- Over the past five years, North Dakota, Nebraska, and Texas have seen the largest increases in dental fees, while Washington and California have seen the biggest decline. (source: ADA report on practice management)
Need to find a dentist for cavity filling or other procedures? See our “Finding a Dentist for Cavity Filling in 3 Easy Steps.”
Cosmetic Dentistry, Braces, and Invisalign
Outside of basic dental health, cosmetic dentistry seems to be the biggest area of concern people have. The majority of people hate how their smile looks, even as they recognize the importance of a beautiful smile in life:
- Only 35% of adults in the U.S. have well-aligned teeth. (source: The International Journal of Adult Orthodontics and Orthognathic Surgery)
- 42% of people surveyed confess that their teeth are the #1 thing they would change about their body. (source: Daily Mail)
- 35% admit to being embarrassed about the appearance of their teeth. (source: Daily Mail)
- Roughly 81% of people worry about how their teeth will look in photos, while 28% of people admit to hiding their teeth while posing for them. (source: Daily Mail)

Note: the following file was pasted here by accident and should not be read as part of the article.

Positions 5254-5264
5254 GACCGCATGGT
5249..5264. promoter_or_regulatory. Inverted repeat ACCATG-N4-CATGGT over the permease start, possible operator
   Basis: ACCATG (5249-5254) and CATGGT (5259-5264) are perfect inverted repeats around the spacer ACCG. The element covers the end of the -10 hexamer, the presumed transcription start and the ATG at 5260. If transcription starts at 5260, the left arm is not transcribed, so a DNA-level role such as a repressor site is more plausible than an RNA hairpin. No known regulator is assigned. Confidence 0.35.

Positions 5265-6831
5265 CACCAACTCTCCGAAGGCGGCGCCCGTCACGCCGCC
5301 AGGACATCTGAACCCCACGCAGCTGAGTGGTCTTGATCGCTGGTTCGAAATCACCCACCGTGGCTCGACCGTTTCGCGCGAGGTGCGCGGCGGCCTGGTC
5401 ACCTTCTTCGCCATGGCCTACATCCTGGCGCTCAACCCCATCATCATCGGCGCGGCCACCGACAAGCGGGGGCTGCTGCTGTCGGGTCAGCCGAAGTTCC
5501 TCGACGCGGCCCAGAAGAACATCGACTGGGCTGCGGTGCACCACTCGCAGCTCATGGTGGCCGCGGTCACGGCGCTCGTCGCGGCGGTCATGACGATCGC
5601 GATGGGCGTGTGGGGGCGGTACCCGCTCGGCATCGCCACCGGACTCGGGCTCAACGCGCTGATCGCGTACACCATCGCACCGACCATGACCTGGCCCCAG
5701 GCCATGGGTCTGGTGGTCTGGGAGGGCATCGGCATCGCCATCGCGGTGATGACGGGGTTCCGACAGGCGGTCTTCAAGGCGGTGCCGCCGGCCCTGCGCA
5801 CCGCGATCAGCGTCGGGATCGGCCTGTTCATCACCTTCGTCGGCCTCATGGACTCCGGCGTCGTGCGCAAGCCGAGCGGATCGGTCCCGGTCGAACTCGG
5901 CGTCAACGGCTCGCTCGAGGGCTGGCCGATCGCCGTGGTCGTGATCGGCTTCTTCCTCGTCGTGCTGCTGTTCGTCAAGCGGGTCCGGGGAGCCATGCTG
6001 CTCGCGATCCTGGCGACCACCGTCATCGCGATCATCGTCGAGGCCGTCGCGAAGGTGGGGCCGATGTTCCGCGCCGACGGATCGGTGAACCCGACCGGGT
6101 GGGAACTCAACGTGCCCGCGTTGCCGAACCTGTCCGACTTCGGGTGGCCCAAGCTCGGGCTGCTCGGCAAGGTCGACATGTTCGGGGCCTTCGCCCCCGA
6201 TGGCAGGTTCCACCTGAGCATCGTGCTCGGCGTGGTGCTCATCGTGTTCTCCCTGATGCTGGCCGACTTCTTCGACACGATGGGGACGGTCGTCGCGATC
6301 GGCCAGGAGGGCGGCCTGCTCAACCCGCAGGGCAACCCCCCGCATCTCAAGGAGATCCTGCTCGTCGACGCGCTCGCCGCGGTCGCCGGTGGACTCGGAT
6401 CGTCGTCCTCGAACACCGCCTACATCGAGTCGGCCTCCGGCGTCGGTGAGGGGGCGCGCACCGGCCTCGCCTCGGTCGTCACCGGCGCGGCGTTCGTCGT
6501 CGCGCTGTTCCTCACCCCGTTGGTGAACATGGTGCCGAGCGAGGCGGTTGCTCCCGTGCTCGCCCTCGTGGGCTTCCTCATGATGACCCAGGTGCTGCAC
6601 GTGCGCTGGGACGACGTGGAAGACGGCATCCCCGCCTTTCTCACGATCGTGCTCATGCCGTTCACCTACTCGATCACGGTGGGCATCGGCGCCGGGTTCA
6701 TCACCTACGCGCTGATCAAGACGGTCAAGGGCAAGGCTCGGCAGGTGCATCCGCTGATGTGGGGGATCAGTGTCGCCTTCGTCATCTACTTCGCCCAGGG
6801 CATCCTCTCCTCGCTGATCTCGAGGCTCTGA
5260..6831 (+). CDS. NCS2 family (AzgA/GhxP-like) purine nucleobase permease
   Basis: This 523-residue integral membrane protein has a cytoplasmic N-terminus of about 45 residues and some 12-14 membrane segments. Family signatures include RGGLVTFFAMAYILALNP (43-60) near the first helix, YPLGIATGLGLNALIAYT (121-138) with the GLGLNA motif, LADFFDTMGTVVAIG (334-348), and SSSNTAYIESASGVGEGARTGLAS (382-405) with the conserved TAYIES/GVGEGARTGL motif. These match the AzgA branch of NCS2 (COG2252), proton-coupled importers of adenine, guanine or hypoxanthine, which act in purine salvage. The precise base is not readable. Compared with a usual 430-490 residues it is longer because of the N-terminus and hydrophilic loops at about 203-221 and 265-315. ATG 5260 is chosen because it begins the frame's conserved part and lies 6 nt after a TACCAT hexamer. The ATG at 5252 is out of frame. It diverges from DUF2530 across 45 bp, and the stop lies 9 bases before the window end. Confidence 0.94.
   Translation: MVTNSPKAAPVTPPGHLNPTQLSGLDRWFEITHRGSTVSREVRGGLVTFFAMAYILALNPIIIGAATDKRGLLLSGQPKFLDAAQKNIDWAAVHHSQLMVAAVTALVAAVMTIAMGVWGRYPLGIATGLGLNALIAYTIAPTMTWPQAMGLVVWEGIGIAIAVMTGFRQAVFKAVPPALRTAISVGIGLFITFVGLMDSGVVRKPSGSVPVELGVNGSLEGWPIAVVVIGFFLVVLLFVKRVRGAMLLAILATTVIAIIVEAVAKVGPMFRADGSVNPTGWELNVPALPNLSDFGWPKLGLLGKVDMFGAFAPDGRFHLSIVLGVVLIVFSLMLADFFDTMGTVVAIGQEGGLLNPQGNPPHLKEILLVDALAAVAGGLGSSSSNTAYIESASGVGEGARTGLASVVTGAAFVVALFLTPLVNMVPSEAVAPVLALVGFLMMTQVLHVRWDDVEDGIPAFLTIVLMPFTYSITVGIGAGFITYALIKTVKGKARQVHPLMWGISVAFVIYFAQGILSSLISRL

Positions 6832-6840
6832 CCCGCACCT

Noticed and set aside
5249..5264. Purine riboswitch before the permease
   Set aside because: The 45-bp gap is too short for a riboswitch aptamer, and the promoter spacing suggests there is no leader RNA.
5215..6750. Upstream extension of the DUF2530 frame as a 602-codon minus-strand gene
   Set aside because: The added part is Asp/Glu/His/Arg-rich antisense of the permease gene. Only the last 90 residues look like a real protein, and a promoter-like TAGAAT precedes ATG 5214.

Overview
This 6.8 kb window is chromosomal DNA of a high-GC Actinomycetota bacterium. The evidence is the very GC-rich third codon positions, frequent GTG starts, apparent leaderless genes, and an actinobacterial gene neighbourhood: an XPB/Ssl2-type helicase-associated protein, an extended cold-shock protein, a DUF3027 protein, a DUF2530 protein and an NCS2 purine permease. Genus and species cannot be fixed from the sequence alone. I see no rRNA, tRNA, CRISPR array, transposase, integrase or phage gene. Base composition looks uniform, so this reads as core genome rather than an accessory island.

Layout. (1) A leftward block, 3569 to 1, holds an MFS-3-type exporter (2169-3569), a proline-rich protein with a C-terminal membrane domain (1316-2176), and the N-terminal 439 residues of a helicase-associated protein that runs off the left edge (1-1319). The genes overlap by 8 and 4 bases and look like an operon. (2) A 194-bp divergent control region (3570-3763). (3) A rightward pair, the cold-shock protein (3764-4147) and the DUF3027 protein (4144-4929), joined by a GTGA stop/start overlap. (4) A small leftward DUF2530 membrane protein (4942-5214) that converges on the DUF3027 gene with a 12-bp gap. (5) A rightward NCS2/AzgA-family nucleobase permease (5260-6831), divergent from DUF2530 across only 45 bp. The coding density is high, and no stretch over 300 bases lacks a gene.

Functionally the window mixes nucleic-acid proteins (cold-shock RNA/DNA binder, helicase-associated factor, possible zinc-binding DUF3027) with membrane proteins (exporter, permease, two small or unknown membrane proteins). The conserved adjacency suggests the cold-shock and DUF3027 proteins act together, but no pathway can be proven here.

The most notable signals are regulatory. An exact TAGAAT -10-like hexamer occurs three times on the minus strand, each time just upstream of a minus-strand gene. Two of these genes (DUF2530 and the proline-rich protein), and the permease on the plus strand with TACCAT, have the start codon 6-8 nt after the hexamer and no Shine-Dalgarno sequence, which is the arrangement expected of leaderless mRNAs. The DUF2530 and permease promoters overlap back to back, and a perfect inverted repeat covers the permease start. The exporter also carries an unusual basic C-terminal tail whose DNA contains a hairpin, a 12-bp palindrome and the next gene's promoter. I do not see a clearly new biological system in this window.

- 74% of adults in the U.S. agree that an unattractive smile can hurt a person’s chances for career success. (source: American Academy of Cosmetic Dentistry (AACD))
- 96% of adults believe an attractive smile makes a person more appealing to members of the opposite sex. (source: AACD)
- There have been roughly 5.5 million treatments with Invisalign and counting. (source: Invisalign) Most people who get invisalign say they would do so if they had to do it all over again. (See our article “Invisalign Reviews: Is Invisalign Really Worth It?“)
If you are ready to give Invisalign, or simply give it a try, read more on how to get Invisalign.
Do any of these stats make you think it’s time to schedule an appointment? Or find a dentist near you? Use our handy dentist finder tool to find a location and ask about services.